forehold

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English[edit]

Etymology 1[edit]

From fore- +‎ hold (to hold an opinion, deem).

Verb[edit]

forehold (third-person singular simple present foreholds, present participle foreholding, simple past foreheld, past participle foreheld or foreholden)

  1. (transitive) To hold or believe beforehand; assume; anticipate; predict; presage; prognosticate.
    • 1902, Iowa. Board of Control of State Institutions, Bulletin of State Institutions [under the Board of Control].: Volume 4:
      Instead of that he has encountered nothing but harsh criticism, unkindly dispositions, even on the part of his relatives, and he naturally drifted into places and surroundings where legitimate sympathy was not foreheld.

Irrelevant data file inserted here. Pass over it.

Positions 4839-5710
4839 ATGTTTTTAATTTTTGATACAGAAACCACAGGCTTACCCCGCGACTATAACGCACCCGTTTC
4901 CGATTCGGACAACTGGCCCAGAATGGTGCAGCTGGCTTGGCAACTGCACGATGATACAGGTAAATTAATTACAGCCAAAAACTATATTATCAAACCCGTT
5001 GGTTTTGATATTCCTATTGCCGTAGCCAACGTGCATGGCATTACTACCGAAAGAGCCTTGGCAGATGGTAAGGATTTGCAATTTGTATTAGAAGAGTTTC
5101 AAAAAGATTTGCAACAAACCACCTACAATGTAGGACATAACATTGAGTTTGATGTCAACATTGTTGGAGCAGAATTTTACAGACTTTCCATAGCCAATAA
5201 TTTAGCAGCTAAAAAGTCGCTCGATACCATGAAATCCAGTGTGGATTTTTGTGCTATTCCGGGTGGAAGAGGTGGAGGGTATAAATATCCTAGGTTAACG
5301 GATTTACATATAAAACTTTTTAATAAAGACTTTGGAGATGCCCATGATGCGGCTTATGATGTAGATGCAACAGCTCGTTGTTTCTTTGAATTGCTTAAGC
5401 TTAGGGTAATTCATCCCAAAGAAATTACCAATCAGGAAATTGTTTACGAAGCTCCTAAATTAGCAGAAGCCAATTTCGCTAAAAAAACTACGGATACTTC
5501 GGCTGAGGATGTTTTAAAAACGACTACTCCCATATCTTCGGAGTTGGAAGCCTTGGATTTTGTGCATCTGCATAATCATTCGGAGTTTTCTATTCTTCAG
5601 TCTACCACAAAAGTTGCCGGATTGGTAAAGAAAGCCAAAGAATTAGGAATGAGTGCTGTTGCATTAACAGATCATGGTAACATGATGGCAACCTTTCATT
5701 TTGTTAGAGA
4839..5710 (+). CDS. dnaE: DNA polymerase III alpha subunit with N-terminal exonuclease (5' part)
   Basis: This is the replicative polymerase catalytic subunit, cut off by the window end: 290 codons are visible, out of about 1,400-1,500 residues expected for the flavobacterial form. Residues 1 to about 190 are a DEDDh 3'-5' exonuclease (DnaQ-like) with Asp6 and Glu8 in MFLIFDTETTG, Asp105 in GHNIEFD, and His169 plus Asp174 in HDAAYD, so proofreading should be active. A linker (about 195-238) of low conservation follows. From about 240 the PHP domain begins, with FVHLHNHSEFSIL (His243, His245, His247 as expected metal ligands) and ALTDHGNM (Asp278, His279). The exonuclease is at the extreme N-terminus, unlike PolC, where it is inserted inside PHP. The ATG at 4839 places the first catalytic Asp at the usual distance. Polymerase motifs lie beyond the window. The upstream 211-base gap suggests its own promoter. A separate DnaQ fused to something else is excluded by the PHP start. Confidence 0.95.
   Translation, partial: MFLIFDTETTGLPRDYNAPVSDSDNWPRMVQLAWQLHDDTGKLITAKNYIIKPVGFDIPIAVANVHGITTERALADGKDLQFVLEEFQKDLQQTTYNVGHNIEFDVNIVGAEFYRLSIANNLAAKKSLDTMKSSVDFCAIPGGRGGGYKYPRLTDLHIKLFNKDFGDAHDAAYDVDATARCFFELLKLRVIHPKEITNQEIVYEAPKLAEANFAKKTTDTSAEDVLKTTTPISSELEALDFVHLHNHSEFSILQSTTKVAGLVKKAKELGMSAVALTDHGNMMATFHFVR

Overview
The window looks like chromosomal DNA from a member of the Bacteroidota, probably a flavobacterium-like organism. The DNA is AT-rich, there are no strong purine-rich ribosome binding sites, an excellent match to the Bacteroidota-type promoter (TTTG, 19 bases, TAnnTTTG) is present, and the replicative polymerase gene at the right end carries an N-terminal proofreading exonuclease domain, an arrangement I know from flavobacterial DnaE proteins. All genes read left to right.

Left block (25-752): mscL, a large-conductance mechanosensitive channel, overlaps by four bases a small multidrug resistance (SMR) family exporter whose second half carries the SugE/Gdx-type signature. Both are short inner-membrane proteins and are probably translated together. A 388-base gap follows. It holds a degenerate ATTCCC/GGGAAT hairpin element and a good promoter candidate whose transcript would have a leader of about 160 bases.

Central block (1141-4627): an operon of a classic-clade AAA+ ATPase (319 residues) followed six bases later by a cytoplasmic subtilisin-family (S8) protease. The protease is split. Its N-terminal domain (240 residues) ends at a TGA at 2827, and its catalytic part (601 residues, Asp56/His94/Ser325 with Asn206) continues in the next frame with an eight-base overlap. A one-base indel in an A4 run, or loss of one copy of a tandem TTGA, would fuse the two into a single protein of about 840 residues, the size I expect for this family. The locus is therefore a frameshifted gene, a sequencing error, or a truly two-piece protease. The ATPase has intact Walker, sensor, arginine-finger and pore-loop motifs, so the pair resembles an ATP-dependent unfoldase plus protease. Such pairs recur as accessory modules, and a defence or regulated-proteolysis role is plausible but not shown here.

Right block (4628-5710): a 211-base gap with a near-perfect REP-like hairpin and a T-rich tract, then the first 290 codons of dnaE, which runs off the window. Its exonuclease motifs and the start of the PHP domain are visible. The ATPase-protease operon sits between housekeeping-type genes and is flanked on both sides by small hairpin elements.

• 2001, Aspasius, David Konstan, Michael (of Ephesus), On Aristotle Nicomachean ethics 8:
      Or he may call "he who foreholds" the one who wants and receives, rather than the one who confers first: he calls [...]
Derived terms[edit]

Etymology 2[edit]

From fore- +‎ hold.

Noun[edit]

forehold (plural foreholds)

  1. (nautical) The front or forward part of the hold of a ship.
Translations[edit]